We have a good teams of teachers responsible for teaching PSHE education lessons. Lessons are designed to be engaging and allow students to put their different skills into practice. A proportion of many lessons includes discussion opportunities. By voicing opinions and having constructive discussions and debates, it allows students to understand that each person will have individual views, but more importantly, students learn how to respond to opinions, particularly when they may disagree.

In addition to the lesson based curriculum, we are also developing a series of events where external organisations come into the school to deliver high quality workshops from experts in their fields. These currently include the Lincolnshire Stay Safe Partnership, Prison A Reality and the Smashed Project. 

KS4 Curriculum

In KS4, PSHE education is delivered during one designated lesson per week for two terms. PSHE education is only taught for two terms as during KS4, is it on rotation with Religious Studies (referred to as PRS on timetables). Due to this rotation, groups will be taught topics at different times, therefore, the curriculum overview is not based on terms as with KS3. Our KS4 curriculum can be viewed by clicking the image below.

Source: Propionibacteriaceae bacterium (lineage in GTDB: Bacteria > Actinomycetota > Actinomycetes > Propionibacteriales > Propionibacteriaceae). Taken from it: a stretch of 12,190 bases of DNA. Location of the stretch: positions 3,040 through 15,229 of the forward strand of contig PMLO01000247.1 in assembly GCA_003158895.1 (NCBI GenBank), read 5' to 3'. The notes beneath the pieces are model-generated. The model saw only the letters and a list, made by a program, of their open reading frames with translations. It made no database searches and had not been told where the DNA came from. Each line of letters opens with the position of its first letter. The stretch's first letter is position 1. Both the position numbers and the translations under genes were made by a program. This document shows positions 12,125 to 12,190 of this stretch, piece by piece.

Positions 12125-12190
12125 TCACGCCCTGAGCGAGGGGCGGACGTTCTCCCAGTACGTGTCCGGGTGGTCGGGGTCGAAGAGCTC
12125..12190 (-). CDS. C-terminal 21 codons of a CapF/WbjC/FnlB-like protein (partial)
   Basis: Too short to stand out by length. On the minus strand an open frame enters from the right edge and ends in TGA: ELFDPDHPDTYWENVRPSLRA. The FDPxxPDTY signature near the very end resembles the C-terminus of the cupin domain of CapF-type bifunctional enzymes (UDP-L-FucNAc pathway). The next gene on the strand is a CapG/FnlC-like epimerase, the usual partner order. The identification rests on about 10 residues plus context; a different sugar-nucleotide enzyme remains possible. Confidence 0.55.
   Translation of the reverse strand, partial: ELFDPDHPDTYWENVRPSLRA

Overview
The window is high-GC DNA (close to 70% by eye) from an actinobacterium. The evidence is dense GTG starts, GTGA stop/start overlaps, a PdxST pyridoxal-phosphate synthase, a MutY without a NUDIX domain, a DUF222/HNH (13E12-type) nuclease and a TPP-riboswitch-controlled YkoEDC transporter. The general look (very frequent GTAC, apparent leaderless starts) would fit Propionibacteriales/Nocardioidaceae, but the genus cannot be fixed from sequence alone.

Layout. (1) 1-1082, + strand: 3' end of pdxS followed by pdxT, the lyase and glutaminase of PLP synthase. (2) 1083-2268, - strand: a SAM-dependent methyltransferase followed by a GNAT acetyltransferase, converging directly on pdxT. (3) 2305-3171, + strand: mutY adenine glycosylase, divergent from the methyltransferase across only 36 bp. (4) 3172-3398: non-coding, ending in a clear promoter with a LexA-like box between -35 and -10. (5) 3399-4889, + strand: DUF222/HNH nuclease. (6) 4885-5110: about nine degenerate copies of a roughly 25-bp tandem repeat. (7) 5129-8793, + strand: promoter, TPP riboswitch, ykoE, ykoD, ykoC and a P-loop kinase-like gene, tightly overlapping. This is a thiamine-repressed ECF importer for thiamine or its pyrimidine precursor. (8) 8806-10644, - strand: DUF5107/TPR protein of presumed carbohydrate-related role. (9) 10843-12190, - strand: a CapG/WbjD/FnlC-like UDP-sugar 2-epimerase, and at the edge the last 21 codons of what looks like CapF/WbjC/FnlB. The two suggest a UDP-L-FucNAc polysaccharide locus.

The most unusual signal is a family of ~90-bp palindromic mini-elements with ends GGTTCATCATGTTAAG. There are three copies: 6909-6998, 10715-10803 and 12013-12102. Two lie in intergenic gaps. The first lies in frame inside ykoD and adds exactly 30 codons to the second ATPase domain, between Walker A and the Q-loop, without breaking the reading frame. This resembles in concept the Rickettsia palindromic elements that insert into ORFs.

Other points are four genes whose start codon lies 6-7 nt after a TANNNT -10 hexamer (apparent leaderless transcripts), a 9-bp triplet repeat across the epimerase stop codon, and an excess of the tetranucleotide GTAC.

KS3 Curriculum

In KS3, PSHE education is delivered during one designated lesson per week throughout the year. Our KS3 curriculum can be viewed by clicking the image below.

Promoting the 9 Protected Characteristics

The Equality Act became law in 2010. It covers everyone in Britain and protects people from discrimination, harassment and victimisation. Everyone in Britain is protected. This is because the Equality Act protects people against discrimination because of the protected characteristics that we all have. Under the Equality Act, there are nine Protected Characteristics:

  1. Age

  2. Disability

  3. Gender reassignment

  4. Race

  5. Religion or belief

  6. Marriage or civil partnership

  7. Sex

  8. Sexual orientation

  9. Pregnancy and maternity

The 9 Protected Characteristics are actively promoted in school through:

  • Our school ethos